I bought a pair of these boots last year, upon my soggy, waterlogged return from a week spent slogging through the marshes and wet ground of central Maine in leather boots (hand-made by Limmer 35 years ago and still going strong – another great product but not for this use). Muck Boots were highly recommended so I ordered them up and took them hunting this past November in the Catskills, where I once again encountered wet conditions – that’s where the deer hide out, generally. They did everything promised, kept my feet warm and dry and provided the support of a hiking boot. I hiked all day in them, over those two chipmunks, Hill and Dale, and after a week I was completely sold – best boots of their type I have ever owned.
You don’t have to order them in camo nor do you necessarily want the model I have (pictured) with a roll-up feature for extra deep water. They come in different heights and colors: black or even pink, for ladies like Walt who want to cut a stylish look while swilling the pigs. Really good boots.
Dumb ideas in kitchen design, part 17
Every “high end” kitchen I see these days has a pasta faucet in the wall behind its Viking stove. Why? Presumably, the idea is that the happy housewife, who in real life will come no closer to cooking in her home than to ring the caterer or stop by Balducci’s for take-out, will be spared lugging a big heavy pot of cold water to her stove and can fill it on site at her range.
Okay, but what then? Spared from dealing with a gallon of cold water, Suzy Wafflebottom must still deal with that same gallon, now boiling, and a pound or two of steaming spaghetti which she must drag across her 30-foot-wide kitchen to dump the contents in her farmhouse sink. And she has benefitted how?
But I guess these things look cool, or something.
So the money went out that door?
And counting. Job creation the Washington way or, how many pies does Al Gore have his fingers in?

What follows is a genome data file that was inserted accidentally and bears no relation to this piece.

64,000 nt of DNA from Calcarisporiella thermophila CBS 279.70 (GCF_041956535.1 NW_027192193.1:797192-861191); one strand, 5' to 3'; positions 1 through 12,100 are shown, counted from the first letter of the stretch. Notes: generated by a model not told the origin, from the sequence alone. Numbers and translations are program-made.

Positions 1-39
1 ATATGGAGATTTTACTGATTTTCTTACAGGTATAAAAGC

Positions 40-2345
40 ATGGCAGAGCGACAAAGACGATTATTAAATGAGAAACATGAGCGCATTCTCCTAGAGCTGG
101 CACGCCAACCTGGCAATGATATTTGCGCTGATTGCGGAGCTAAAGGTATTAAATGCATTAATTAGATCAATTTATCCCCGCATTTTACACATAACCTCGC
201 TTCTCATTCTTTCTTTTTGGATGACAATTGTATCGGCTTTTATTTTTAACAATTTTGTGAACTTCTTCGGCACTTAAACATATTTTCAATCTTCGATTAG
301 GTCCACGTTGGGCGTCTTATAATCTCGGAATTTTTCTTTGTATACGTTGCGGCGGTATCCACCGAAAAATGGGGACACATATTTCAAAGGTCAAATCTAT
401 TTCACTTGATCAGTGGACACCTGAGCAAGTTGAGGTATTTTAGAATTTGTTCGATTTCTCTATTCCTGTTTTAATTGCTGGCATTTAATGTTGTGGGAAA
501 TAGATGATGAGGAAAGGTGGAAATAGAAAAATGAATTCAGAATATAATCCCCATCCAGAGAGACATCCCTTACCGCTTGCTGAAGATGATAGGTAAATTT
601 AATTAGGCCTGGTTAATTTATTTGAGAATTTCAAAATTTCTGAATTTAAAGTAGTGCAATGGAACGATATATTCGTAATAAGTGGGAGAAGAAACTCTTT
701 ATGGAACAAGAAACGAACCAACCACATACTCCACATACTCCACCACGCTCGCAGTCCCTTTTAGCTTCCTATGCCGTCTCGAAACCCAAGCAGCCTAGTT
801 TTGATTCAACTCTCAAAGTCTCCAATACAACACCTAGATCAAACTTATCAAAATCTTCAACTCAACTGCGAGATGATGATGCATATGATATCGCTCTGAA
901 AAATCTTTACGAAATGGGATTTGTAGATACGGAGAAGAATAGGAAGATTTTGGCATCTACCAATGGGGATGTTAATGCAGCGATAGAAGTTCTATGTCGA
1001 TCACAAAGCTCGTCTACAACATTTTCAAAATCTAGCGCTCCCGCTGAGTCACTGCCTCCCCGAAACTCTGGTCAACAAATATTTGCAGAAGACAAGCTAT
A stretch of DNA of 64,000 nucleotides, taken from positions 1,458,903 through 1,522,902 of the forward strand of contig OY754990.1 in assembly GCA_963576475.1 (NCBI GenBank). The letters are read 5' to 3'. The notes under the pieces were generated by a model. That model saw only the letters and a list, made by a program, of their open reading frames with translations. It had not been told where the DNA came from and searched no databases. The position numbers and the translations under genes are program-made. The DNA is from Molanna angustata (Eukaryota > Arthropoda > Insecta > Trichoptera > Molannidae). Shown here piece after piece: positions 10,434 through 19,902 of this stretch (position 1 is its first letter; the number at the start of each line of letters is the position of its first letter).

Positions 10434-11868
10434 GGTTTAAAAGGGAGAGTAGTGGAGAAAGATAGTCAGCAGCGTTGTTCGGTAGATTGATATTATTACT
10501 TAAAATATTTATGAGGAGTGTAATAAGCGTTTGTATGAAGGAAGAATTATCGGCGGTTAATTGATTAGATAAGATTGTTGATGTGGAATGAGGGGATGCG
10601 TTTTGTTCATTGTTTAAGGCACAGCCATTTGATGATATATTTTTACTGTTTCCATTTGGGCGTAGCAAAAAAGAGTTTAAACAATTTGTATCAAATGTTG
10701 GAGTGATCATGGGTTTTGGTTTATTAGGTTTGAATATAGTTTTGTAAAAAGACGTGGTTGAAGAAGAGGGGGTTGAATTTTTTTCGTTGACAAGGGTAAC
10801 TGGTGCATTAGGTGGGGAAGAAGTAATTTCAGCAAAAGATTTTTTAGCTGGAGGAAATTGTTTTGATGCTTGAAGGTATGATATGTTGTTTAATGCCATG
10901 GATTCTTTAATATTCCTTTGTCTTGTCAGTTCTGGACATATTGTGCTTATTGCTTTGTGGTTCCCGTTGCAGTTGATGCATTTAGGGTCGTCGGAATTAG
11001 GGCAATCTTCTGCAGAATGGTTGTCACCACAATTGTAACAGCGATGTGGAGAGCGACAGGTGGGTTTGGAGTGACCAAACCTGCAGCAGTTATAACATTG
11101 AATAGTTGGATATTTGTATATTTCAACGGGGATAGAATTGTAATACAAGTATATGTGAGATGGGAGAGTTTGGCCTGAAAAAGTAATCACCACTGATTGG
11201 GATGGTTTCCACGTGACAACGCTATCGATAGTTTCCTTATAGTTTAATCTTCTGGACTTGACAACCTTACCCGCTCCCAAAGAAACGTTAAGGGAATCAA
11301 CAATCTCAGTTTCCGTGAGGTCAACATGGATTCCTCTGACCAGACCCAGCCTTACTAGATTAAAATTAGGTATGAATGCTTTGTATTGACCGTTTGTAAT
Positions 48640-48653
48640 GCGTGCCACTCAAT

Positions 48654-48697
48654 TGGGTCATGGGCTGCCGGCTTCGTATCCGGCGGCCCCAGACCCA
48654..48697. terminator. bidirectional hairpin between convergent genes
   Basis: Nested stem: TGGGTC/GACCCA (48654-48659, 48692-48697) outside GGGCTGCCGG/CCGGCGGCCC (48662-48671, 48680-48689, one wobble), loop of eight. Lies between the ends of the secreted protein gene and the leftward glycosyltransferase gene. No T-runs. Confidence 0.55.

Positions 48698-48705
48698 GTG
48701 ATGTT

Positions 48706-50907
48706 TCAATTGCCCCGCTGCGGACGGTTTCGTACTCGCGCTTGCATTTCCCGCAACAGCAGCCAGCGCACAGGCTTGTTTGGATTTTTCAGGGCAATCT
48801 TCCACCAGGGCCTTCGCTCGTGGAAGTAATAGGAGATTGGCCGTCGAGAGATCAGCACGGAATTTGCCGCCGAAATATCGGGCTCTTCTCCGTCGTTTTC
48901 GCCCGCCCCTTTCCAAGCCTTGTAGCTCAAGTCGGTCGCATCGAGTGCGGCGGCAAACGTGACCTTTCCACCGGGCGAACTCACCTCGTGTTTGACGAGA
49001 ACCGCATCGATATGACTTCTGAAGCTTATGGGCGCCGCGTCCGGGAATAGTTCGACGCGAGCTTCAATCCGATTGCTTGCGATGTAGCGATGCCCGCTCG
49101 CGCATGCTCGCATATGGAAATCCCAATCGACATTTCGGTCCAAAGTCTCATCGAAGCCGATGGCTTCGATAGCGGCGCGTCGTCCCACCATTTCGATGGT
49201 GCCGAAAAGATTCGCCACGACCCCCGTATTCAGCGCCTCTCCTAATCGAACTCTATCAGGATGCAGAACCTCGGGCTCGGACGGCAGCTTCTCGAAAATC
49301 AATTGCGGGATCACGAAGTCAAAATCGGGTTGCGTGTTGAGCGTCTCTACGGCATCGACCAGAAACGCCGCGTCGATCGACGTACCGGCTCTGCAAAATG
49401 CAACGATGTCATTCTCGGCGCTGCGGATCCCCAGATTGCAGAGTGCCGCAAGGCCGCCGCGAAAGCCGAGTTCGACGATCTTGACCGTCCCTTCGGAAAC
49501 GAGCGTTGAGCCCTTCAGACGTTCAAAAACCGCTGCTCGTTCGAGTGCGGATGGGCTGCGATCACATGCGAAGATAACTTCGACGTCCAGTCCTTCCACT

CBS News counted 12 clean energy companies that are having trouble after collectively being approved for more than $6.5 billion in federal assistance. Five have filed for bankruptcy: The junk bond-rated Beacon, Evergreen Solar, SpectraWatt, AES’ subsidiary Eastern Energy and Solyndra.
According to CBS News, Beacon Power, a “green energy storage company,” received $43 million from the government. Standard and Poor’s had given the project a rating of “CCC-plus.”
The lovely Mrs. Verschleiser preps her daughter for the big day?
Jeffrey Verschleiser, who made a fortune at Bear Sterns peddling fraudulent mortgage-backed securities and who now resides under a rock at Goldman Sachs, presumably doing something equally as noble, is spending $1 million to throw his daughter a bat mitzvah. I’d be curious to learn how much he’s given to the families of the Bear Sterns employees who lost their jobs while Verschleiser was doing his.
UPDATE: Teri Buhl doesn’t think much of Mssr. Verschleiser either.
Cooking the books
Bad enough that Walter Noel’s Fairfield Greenwich Group sunk under the waves with its investors’ money, now Picard is suing those same chumps for any money they got back before the great debacle.
Obama dressed for the Volt test ride
Obumpkus and crowd deny suppressing news of the propensity of Government Motors’ Volt to burn up. The car salesman in chief even drove one (very briefly) the last time he was in Detroit for a fund raiser. Uh huh.
The boom in Las Vegas sales seems to confuse this BusinessInsider reporter because, he notes in astonishment, “price are still falling”. This is the identical logical failure that afflicts the New York Times when it keeps noting the “paradox” that prison populations are growing “while crime rates are declining”.
Talks between Greece and its creditors broke down yesterday and default seems the likely result. I admittedly have no knowledge of how traders work but surely they’ve seen this coming for the past year and already priced Greek debt accordingly. Right? So I don’t see how this will cause any particular disruption but then, I had no idea that US bankers were leveraging junk mortgage bonds by 35X.